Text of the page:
Holland’s Theory of Career Choice

Strengthen your career well-being with a career or major that fits your personality.

Choosing a career or education program that fits your Holland personality is a vital step toward career well-being and success–job satisfaction, good grades, and graduating on time. You want to say, “Yes!” to the question, “Do you like what you do each day?” Your career well-being depends on it.

The Holland theory is the best known and most widely researched theory on this topic. It is widely used by professionals. (Watch our videos)

Understanding the theory and using an accurate Holland assessment like Career Key Discovery will help you identify careers and education programs that fit who you are and put you on a path to career well-being.

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Summary of Holland’s theory:

  1. In our culture, most people are one of six personality
    types: Realistic, Investigative, Artistic, Social, Enterprising,
    and Conventional. Some refer to these as Holland Codes or RIASEC.
  2. People of the same personality type working together create a work environment that fits their type. For example, when Artistic persons are together on a job, they create a work environment that rewards creative thinking and behavior — an Artistic environment.
  3. There are six basic types of work environments: Realistic, Investigative, Artistic, Social, Enterprising, Conventional. “Work” includes doing things to achieve a purpose, like paid and unpaid jobs, volunteering, sports, or hobbies.
  4. People search for environments where they can use their skills and abilities and express their values and attitudes. For example, Investigative types search for Investigative environments; Artistic types look for Artistic environments, and so forth.
  5. People who choose to work in an environment similar to their personality type are more likely to be successful and satisfied.
    For example, Artistic people are more likely to be successful and satisfied if they choose a job that has an Artistic environment, like choosing to be a dance teacher in a dancing school — an environment “dominated” by Artistic type people where creative abilities and expression are highly valued.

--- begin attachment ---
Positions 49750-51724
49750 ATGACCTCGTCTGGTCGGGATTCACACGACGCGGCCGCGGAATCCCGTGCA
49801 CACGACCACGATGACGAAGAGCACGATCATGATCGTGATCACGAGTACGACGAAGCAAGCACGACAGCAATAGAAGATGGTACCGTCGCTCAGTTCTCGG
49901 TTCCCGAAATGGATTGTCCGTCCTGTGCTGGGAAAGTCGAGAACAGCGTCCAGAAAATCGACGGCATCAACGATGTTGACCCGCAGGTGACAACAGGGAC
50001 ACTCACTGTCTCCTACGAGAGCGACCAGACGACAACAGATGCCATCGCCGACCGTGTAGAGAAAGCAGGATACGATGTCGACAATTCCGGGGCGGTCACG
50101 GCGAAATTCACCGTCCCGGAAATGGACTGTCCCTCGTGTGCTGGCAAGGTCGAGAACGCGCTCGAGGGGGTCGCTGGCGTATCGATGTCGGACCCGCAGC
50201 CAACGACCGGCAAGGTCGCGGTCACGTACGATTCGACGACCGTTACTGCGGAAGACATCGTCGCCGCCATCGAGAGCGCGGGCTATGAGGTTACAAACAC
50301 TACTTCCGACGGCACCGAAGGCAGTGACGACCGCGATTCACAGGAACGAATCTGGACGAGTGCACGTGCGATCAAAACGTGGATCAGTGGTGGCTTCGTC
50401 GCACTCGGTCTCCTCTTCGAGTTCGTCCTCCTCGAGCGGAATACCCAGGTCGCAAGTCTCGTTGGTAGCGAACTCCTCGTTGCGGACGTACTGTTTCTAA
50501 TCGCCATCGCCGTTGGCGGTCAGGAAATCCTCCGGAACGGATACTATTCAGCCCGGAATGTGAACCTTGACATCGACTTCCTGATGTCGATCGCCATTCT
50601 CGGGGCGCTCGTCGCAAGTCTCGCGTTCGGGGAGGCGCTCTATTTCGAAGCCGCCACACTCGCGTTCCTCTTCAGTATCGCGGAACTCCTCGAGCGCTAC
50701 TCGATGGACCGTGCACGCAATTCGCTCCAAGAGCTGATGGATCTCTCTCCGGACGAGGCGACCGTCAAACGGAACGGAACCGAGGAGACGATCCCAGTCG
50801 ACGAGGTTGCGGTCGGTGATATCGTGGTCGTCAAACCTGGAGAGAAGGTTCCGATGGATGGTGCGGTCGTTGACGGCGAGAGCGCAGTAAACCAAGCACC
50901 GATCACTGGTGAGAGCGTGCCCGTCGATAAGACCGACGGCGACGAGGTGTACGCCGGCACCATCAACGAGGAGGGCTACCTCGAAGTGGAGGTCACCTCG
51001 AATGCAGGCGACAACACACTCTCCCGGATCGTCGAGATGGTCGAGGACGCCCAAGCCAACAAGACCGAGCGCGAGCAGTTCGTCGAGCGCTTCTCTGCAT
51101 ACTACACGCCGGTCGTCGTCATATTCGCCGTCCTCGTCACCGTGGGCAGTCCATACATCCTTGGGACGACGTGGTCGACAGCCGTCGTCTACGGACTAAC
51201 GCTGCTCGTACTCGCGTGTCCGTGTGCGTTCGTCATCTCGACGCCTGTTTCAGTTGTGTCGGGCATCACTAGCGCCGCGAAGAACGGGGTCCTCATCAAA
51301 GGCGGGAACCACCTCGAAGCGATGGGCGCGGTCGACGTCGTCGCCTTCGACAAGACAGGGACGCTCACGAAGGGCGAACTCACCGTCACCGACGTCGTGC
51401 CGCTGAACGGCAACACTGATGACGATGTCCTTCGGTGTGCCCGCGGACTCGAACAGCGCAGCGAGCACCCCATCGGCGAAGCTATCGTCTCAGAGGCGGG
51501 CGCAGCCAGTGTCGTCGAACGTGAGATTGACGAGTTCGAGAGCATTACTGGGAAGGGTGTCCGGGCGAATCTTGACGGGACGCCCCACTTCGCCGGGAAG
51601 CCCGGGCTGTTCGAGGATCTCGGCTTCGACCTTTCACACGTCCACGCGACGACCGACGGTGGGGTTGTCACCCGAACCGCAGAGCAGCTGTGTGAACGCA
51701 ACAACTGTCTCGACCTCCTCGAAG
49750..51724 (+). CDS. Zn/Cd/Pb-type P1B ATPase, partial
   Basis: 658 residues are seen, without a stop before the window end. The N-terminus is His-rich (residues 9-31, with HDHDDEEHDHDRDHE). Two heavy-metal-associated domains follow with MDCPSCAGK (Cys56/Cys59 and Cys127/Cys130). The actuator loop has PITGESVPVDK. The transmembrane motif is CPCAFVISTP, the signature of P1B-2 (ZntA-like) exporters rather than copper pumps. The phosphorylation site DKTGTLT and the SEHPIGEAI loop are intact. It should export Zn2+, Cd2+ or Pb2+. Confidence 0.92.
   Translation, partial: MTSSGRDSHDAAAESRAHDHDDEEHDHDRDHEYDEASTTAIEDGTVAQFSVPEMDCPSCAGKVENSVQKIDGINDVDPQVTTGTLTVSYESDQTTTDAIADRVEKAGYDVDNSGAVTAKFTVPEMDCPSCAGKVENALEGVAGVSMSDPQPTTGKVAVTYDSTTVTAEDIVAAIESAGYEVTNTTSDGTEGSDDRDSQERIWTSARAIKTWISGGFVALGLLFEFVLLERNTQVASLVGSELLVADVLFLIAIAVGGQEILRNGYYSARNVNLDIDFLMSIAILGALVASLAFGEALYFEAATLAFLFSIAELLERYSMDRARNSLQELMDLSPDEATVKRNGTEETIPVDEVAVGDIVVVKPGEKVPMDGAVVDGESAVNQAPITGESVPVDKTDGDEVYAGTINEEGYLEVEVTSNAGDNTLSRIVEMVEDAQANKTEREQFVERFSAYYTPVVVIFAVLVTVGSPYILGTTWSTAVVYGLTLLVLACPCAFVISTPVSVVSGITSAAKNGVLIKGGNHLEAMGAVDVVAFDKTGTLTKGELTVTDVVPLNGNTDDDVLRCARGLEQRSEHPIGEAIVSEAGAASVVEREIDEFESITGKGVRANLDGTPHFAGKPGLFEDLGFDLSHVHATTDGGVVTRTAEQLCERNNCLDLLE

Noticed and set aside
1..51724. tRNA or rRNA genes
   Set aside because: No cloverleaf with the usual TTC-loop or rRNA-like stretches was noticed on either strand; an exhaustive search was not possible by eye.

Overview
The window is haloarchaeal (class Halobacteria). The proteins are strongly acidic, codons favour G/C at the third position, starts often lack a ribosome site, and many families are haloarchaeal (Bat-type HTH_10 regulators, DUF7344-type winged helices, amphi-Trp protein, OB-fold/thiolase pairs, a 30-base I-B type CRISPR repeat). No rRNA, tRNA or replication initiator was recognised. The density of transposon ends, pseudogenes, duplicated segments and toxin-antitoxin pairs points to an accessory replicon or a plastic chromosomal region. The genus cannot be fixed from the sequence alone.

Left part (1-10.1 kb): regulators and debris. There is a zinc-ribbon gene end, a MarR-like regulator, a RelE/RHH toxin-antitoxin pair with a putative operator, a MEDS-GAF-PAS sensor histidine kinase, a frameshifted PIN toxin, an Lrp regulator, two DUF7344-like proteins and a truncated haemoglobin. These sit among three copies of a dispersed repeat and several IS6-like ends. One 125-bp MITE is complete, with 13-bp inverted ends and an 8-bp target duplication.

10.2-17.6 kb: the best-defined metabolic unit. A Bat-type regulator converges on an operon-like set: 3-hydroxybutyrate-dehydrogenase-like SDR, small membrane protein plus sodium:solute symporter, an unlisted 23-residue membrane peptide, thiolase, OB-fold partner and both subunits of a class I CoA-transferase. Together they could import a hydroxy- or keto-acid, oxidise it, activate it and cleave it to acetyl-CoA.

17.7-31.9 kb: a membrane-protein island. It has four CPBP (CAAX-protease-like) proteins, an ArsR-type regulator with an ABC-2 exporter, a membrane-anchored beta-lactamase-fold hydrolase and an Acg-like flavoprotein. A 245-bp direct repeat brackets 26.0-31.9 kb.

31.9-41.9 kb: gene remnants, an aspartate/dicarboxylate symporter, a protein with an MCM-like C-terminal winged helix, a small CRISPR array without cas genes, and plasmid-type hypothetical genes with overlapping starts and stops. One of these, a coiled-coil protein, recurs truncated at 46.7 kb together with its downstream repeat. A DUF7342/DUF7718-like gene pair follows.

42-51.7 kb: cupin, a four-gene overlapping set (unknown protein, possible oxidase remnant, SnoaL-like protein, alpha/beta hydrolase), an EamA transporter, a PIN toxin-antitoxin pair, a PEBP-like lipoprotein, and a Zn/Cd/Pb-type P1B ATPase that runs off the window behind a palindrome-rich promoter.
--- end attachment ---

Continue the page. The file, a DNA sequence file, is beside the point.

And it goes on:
6. Graphic of personality types matched to careers

  7. How you act and feel at work depends to a large extent on your workplace (or school) environment. If you are working with people who have a personality type like yours, you will be able to do many of the things they can do, and you will feel most comfortable with them.

Next step: Match your personality to compatible environments

Choosing work or an education program that matches, or is similar to your personality, will most likely lead to success and satisfaction. This good match is called “congruent” (meaning compatible, in agreement or harmony).

So for example, imagine you score highest for the Realistic type on the Career Key Discovery assessment. On the table below, you see that your most compatible work environment is Realistic, a congruent match. It’s best if you choose a Realistic job, or you might also choose Investigative or Conventional jobs.

Compatible Work Environments

  • Your Personality Type
  • Realistic
  • Investigative
  • Artistic
  • Social
  • Enterprising
  • Conventional

Most people, in reality, are a combination of types–like Realistic-Investigative, or Artistic-Social.  Therefore,
you will probably want to consider occupations in more
than one category.

In summary, you are most likely to choose a satisfying work if you choose to do something that fits your personality type.

If your two strongest personality types are “inconsistent”–Realistic and Social, Investigative and Enterprising, or Artistic and Conventional–be sure to read the next section, below, and this article.

Holland’s Hexagon

John Holland created a hexagonal model that shows the relationship between the personality types and environments.

CK chart

Notice that the personality types closest to each other are more alike than those farther away. You can see this most clearly when you compare the personalities opposite each other, on the hexagon. For example, read the description of the types for Realistic and Social. You will see that they are virtually the opposite of each other. On the other hand, Social and Artistic are not that far apart.

The same holds true for the work environments. Read their descriptions and you will see.

See how the hexagon reflects introversion and extroversion; personality-environment match applies to those dimensions also.

Inconsistent Personality Patterns

If your two strongest personality types are Realistic and Social, Investigative and Enterprising, or Artistic and Conventional, read about inconsistent personality patterns and how they can work to your advantage.

Two requirements for using Holland’s theory

To benefit from Holland’s theory, you must use a:

  1. Valid (accurate) measure of Holland’s personality types, supported by published research, and
  2. List of careers and majors that are accurately assigned to the correct personality types.

The assessment in Career Key Discovery is one of the few that meets these two requirements.

Career Key Discovery for Individuals   »

Career Key Discovery for Groups   »

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